While visiting family in Money, Mississippi on August 24, 1955, 14-year-old Emmett Till, an African American from Chicago, is brutally murdered for allegedly flirting with a white woman four days prior. His assailants –the white woman’s husband and her brother– made him carry a 75-pound cotton-gin fan to the bank of a river and ordered him to take off his clothes. The two men then beat him, gouged out his eye, shot him in the head, and then threw his body, tied to the cotton-gin fan with barbed wire, into the river.
Emmett grew up on the south side of Chicago, and though he had attended a segregated elementary school, he was not prepared for the level of segregation in Mississippi. His mother warned him to take care, but the teenager enjoyed pulling pranks. On August 24, while standing with his cousins and friends outside a grocery store in Money, Emmett bragged that his girlfriend back home was white. Emmett’s companions, disbelieving him, dared him to ask the store cashier, a white woman, for a date. He went in, bought some candy, and on the way out was heard saying, “Bye, baby” to the cashier. Carolyn Bryant, the cashier, claimed that he grabbed her, made lewd advances, and then wolf-whistled. There were no witnesses in the store.
A few days later, Roy Bryant, the proprietor of the store and Carolyn's husband, returned from a business trip and learned how Emmett had made advances to his wife. Enraged, he went to the home of Till’s great uncle, Mose Wright, with his brother-in-law J.W. Milam in the early morning hours of August 28. The duo demanded to see the Emmett. Despite pleas from Wright, they forced the boy into their car and drove him down to the Tallahatchie River.
Three days later, Emmett's corpse was recovered. It was so disfigured that Mose Wright could only identify it by an initialed ring. Authorities wanted to bury the body quickly, but Emmett's mother, Mamie Bradley, requested it be sent back to Chicago. After seeing the mutilated remains, she decided to have an open-casket funeral so the world could see what racist murderers had done to her son. Jet, an African American weekly magazine, published a photo of the boy's corpse, and soon the mainstream media picked up the story.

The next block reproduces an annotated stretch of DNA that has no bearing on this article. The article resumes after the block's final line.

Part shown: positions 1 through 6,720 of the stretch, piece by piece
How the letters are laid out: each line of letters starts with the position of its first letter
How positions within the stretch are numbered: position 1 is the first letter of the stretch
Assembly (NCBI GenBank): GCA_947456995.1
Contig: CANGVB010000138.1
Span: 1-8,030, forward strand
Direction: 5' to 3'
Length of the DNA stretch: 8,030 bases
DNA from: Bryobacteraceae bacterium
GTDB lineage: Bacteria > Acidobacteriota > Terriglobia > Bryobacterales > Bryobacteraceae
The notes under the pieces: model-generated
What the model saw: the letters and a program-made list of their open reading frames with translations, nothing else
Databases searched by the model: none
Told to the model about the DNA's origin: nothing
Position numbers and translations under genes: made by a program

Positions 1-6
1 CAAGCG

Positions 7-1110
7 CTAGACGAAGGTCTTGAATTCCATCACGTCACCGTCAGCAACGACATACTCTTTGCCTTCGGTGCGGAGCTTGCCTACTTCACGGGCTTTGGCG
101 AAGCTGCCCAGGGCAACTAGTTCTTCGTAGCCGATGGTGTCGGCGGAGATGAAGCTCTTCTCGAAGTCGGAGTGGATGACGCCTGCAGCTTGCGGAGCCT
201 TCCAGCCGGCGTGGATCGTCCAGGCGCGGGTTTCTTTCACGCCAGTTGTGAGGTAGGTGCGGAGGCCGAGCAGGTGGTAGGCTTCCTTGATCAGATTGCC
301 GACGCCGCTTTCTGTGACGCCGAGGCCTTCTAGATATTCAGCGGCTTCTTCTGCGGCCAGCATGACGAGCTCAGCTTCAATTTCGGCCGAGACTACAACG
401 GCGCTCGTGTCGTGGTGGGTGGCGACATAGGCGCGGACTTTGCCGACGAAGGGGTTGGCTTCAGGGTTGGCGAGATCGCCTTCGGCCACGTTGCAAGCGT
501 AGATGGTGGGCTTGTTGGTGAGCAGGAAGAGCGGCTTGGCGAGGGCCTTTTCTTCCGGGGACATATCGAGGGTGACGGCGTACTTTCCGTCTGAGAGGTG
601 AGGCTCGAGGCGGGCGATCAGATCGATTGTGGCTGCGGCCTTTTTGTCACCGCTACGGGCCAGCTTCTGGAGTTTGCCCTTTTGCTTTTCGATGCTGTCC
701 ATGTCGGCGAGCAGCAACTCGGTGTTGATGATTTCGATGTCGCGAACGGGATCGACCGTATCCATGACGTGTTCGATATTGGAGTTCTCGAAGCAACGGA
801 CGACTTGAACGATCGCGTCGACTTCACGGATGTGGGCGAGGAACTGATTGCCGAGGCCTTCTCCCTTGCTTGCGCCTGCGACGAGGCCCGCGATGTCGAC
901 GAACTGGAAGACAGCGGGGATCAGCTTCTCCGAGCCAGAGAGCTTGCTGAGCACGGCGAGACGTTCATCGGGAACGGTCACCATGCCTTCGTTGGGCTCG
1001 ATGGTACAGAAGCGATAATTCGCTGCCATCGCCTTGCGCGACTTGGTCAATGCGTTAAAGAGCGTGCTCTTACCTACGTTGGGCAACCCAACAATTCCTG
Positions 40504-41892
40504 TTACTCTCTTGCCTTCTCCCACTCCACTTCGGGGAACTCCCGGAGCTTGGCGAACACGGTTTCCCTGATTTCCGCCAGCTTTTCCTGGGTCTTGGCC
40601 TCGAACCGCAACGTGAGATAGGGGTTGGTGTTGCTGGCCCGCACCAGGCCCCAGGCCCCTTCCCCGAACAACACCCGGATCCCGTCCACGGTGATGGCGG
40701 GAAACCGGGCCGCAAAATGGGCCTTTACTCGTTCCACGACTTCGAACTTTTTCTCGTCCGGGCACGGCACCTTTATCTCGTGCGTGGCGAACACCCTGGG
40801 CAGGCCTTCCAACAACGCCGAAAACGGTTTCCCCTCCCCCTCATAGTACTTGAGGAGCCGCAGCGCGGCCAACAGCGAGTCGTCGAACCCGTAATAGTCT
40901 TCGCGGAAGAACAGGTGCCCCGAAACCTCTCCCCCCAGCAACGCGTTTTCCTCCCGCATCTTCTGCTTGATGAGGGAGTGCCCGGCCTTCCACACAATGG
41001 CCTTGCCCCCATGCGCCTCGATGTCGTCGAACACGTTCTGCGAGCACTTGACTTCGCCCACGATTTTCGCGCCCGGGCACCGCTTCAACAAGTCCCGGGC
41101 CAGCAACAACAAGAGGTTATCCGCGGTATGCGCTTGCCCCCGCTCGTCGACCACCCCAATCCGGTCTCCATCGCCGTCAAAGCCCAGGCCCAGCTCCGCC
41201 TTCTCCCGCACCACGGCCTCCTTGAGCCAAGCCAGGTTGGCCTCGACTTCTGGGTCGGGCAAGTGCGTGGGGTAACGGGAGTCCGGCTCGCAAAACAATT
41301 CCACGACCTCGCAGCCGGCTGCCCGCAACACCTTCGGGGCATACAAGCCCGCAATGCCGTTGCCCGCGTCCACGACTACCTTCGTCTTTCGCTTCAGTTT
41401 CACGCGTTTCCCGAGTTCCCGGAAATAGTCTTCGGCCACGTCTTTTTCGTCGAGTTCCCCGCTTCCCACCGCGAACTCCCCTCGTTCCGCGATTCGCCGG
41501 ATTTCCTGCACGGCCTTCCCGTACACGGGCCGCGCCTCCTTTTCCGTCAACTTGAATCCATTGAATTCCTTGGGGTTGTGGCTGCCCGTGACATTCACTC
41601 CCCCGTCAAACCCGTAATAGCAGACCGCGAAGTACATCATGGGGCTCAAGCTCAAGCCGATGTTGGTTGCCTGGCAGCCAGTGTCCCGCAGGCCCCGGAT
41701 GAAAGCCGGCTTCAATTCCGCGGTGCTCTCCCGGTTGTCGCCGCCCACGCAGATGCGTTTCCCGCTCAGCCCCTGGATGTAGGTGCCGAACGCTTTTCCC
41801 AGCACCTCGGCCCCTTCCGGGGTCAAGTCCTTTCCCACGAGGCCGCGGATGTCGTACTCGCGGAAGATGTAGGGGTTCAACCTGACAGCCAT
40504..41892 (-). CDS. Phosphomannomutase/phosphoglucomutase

Milam and Bryant went on trial in a segregated courthouse in Sumner, Mississippi. A few witnesses positively identified the defendants as Emmett’s killers. On September 23, the all-white jury, after less than an hour of deliberation, issued a verdict of “not guilty.” They explained that they believed the state had failed to prove the identity of the body. Many people around the country were outraged by the decision and also by the state’s decision not to indict Milam and Bryant on the separate charge of kidnapping.
The Emmett Till murder trial brought to light the brutality of Jim Crow segregation in the South and was an early impetus of the African American civil rights movement.
For 60 years, she has been the silent woman linked to one of the most notorious crimes in the nation’s history, the lynching of Emmett Till.
But all these years later, a historian says that Carolyn has broken her silence, and acknowledged that the most incendiary parts of the story she and others told about Emmett were false.
The woman, Carolyn Bryant Donham, spoke to Timothy B. Tyson, a Duke University professor — possibly the only interview she has given to a historian or journalist since shortly after the episode — who has written a book, “The Blood of Emmett Till.”
In it, he wrote that she said of her long-ago allegations that Emmett grabbed her and was menacing and sexually crude toward her, “that part is not true.
As a matter of narrow justice, it makes little difference; true or not, her claims did not justify any serious penalty, much less death.
The two white men who were accused of murdering Emmett in 1955 — and later admitted it in a Look Magazine interview — were acquitted that year by an all-white, all-male jury, and so could not be retried.
They and others suspected of involvement in the killing died long ago.